looking up from the crypt entrance.



The last of the tour is the trip to the roof.  And they mean the roof.  You climb 110 steps in a very tiny spiral staircase to the roof. Once there, a person directs you to the walkway.  The alternative is a step on the tiled roof and then the ground 150 feet below.   Management  changed the pitch of the roof to a flat walkway 3 feet wide with flexible iron handled rails across the top.  The walk on the roof was fine, mostly as I was winded from the climb.  When we got to the dome, 75 feet along, my blood was back and so was my imbalance.  I clung to a corner which you see between the corners of this dome picture.  I encouraged Corbett to take photos, not realizing he would actually do it.  He went off and my back was plastered against the dome, slightly above the little minuet spires.  Corbett finally came back and we started again across the roof.  This time I held his shirt as if my life depended on it.  That is because it did!. He was mostly kind, but did stop to take another panoramic (really!!!) while were on the way back to the tiny spiral staircase.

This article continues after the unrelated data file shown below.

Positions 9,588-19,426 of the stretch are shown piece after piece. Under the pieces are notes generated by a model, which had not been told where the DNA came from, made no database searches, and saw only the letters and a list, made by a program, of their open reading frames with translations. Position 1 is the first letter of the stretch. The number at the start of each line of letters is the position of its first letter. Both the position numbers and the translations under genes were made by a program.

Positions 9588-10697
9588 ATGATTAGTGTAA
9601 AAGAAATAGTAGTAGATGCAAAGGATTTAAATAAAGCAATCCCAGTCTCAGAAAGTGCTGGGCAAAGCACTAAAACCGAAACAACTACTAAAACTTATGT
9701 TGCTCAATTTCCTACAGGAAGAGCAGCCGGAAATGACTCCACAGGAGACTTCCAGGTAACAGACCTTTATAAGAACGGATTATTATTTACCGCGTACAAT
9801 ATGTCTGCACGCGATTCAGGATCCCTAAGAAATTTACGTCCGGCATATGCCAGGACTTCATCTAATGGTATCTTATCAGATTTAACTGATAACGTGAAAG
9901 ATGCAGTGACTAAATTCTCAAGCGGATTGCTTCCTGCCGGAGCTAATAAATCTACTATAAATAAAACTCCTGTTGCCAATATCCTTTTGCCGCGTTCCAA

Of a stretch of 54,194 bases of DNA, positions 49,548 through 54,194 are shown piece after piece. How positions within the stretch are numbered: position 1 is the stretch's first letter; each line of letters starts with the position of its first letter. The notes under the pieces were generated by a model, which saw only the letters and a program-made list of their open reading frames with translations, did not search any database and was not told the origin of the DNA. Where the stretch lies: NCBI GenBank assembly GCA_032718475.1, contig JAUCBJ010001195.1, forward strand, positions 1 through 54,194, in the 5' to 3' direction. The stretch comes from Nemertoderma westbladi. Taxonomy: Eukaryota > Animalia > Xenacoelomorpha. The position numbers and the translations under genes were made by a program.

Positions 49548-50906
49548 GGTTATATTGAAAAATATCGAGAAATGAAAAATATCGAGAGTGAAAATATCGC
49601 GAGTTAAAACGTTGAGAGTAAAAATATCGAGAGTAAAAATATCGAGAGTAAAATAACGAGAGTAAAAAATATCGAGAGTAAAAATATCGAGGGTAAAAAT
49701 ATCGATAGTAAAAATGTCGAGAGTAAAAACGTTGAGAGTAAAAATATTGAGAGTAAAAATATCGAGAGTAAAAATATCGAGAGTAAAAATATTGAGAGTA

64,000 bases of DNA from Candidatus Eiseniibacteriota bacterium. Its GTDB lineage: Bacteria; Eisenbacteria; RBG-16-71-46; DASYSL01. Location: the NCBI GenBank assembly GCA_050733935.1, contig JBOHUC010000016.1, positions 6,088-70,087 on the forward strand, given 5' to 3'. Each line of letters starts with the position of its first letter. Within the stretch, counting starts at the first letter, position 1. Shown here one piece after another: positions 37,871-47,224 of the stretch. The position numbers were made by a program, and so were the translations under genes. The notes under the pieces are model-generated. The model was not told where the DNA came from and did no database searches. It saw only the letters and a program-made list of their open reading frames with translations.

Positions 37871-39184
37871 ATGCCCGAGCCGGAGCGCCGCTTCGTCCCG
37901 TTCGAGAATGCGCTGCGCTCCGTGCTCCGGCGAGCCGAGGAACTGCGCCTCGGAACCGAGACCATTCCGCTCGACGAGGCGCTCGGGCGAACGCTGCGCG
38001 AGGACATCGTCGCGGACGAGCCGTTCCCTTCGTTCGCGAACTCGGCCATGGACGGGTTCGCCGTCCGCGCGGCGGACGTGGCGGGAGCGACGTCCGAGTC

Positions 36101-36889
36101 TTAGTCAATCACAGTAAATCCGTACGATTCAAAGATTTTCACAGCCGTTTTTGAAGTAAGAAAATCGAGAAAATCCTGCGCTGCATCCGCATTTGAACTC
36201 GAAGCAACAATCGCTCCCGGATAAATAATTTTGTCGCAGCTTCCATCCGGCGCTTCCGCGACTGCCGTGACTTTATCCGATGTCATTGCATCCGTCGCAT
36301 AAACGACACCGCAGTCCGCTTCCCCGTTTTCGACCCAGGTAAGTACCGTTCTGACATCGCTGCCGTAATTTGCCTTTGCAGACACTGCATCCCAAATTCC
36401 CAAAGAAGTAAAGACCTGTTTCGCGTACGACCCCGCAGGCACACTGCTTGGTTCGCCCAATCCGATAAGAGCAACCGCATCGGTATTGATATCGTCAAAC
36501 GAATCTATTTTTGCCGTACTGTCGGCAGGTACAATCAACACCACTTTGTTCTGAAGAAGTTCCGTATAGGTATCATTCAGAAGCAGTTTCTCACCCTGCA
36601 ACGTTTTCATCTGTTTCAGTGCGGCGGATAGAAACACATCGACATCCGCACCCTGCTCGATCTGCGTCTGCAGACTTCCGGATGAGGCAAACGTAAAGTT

Luckily on the way down there were two little boys talking behind me.  I don't speak Italian, but when they started counting: ono, due, tre, sounded so familiar!  So they counted in Italian, and I counted in French.  It was all fine till they got to novanta, and I had to switch to quatre vingt dix.   I realized they keep counting in tens and I had to switch to four twenties and a ten.  No matter, mil a onse and we are down!  I am no longer hostage to the depths or heights of the cathedral!  

It is truly beautiful and the treasury of the church is filled with riches beyond  belief.  It is amazing the jewels summoned by the reigning catholic official.  I don't know that I would recommend you come to Palermo for this, but if you do come to Palermo, please see this.  I leave the roof trip up to you, especially if you don't bring your own Corbett.


Tis the largest church we have been in since Rome